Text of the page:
Berlin International Film Festival kicks-off on Thursday, February 11 and will continue for ten days. Katoikos.eu will be there to cover new cinematographic developments from a pan-European perspective.
Berlinale is the world’s largest film festival in terms of attendance. There were more than half a million submissions in 2015. Among the top-tier festivals— Venice, Cannes, Toronto, and Sundance — Berlin’s specialty has long been to offer a truly political film festival.
“Naturally, many films in this year’s selection deal with migration,” says Dieter Kosslick, the bespectacled man with a thick, red scarf around his neck. Mr. Kosslick has been the festival’s director for 15 years. The plight of refugees has been reflected in Berlinale’s selection for several years now, “but this year it’s pretty heavy.”
The 66th edition of the festival opens under an umbrella term “The Right to Happiness”. The festival will bring into focus “people’s dreams of a better world” instead of the usual dry concepts such as human rights or the right to asylum.
“I feel that the situation has become worse in recent years,” says Kosslick. “People are killing each other due to intolerance or sheer racism. Also, we now know that the 62 richest billionaires own as much wealth as the poorer half of the world’s population. This isn’t right. Berlinale has to fight back.”
Customarily taking place just weeks after Davos, Berlinale tends to position itself as an alternative international forum for visions of the future. This year, 434 films from 77 countries will be shown — more than 1,000 screenings in total. “We have big films and little films. But little films can be big and big films can be little,” says Kosslik.
Out of those, 18 films, including two documentaries, will compete for the prestigious Golden and Silver Bears. None other than Meryl Streep presides over the international jury. The rest of the jury is representatively European: the German actor, Lars Eidinger, the French photographer Brigitte Lacombe, an Italian actress, Alba Rohrwacher, a Polish film director, Małgorzata Szumowska, and two Brits — the film critic Nick James and the actor Clive Owen.
Beside the Competition section, the festival’s other two most important sections are Panorama and the so-called “International Forum of New Cinema”. Panorama’s films are the marrow of Berlinale’s programme. The section’s declared vision is to build bridges between artistic vision and commercial success. Hence, it focuses primarily on auteur films — films with a notable personal touch.
The Panorama section has its own awards. Among these are Panorama Audience Award, Amnesty International Film Prize and Teddy Award — the world’s most important award for queer film. Moreover, Teddy celebrates an anniversary. When Teddy was inaugurated 30 years ago, one could go to jail for being a homosexual even in Germany. Looking at Berlin nowadays, it’s difficult to imagine that. Nevertheless, in many countries around the world, the situation of LGBTI people is still grave. Hence, Teddy still carries out a clear and important mission.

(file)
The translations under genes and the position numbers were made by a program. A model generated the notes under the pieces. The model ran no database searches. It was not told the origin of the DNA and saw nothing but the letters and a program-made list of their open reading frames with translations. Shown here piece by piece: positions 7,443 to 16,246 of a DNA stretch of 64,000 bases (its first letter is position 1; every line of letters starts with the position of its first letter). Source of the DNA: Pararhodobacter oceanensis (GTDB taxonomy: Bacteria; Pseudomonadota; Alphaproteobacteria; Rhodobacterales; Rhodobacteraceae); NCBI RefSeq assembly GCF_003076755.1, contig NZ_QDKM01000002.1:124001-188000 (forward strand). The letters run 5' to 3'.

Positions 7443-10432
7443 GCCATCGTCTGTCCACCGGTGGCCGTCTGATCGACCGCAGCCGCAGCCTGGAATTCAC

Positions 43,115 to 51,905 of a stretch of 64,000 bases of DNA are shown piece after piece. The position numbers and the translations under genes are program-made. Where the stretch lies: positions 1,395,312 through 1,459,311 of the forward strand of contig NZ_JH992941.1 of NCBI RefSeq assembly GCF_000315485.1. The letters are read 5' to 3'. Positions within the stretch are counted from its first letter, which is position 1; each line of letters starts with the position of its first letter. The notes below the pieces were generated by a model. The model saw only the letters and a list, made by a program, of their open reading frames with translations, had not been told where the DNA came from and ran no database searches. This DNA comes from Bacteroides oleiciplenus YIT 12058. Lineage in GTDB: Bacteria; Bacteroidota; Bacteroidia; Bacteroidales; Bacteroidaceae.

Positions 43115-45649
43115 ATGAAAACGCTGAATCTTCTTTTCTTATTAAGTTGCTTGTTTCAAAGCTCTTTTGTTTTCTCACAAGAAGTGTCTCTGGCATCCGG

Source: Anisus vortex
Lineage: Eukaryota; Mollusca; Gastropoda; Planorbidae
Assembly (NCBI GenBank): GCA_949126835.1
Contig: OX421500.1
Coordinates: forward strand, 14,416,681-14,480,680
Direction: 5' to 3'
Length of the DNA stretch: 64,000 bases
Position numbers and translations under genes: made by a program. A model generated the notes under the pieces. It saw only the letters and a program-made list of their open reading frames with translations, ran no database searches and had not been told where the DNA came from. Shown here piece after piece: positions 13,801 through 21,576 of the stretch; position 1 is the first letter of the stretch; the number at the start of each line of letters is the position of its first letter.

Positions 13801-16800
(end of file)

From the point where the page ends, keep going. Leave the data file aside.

2016 started with a lot of commotion around the white and male skew of the US-American film industry (#OscarsSoWhite). The Berlinale, on the other hand, has once again announced this year to be “the year of the strong woman”, making sure that female cineasts — film directors, producers, camera-women, actresses etc. — get their proper share of the stage and the spotlight.
Several Panorama films approach that diversification challenge differently. Teddy’s alternative to the “strong woman” is not a weak man but a man who is socially competent while not necessarily being gay.
The American film Goat (dir. Andrew Neel) will show how initiation rites common in many American universities break young white men, desensitize them and make them ethically detached, “as if to qualify them to later lead banks and big corporations,” said Wieland Speck, the curator of the Panorama section.
Doris Dörrie’s film, Fukushima, mon Amour, marks another 30th anniversary — namely, of the Chernobyl disaster.
Forum is the most daring section of the Berlinale. It is dedicated entirely to avant-garde, experimental works, essays, long-term observations, political reportage and yet-to-be-discovered cinematic landscapes.
One remarkable surprise here is Barakah Meets Barakah — a romantic comedy from Saudi Arabia. “This film is a double contradiction,” says the Forum’s Director Christoph Terhechte, “it’s a film from a country, where film is frowned upon, where there are no cinemas. And, it is also a story of a young couple that attempts to date in the background of a society that forbids any spontaneous contacts between men and women.”
Michael Moore will present Where To Invade Next — his new film about the USA, which he produced without filming a single shot on US soil.
Obviously, it is impossible to even scratch the surface of the festival’s programme in one article. “The festival shows things that people have never seen before, and hopes to change their minds and their hearts for the better. Films do change individuals but they can sometimes also change societies,” believes Kosslick. “This is what it’s all about.”
What is the European angle on this? The cinematic art transcends linguistic and cultural borders, which makes it a suitable tool to address issues that concern Europeans qua Europeans. In other words, it can serve as an efficient platform for the budding pan-European public sphere.
That is the reason why Berlin’s political film festival, and film in general, are of crucial interest for us in Katoikos.eu. In the next days, tune in to Katoikos.eu and follows us on Twitter @KatoikosEU for our coverage of films that make Europe while also attempting to make it — all of us, that is — happier.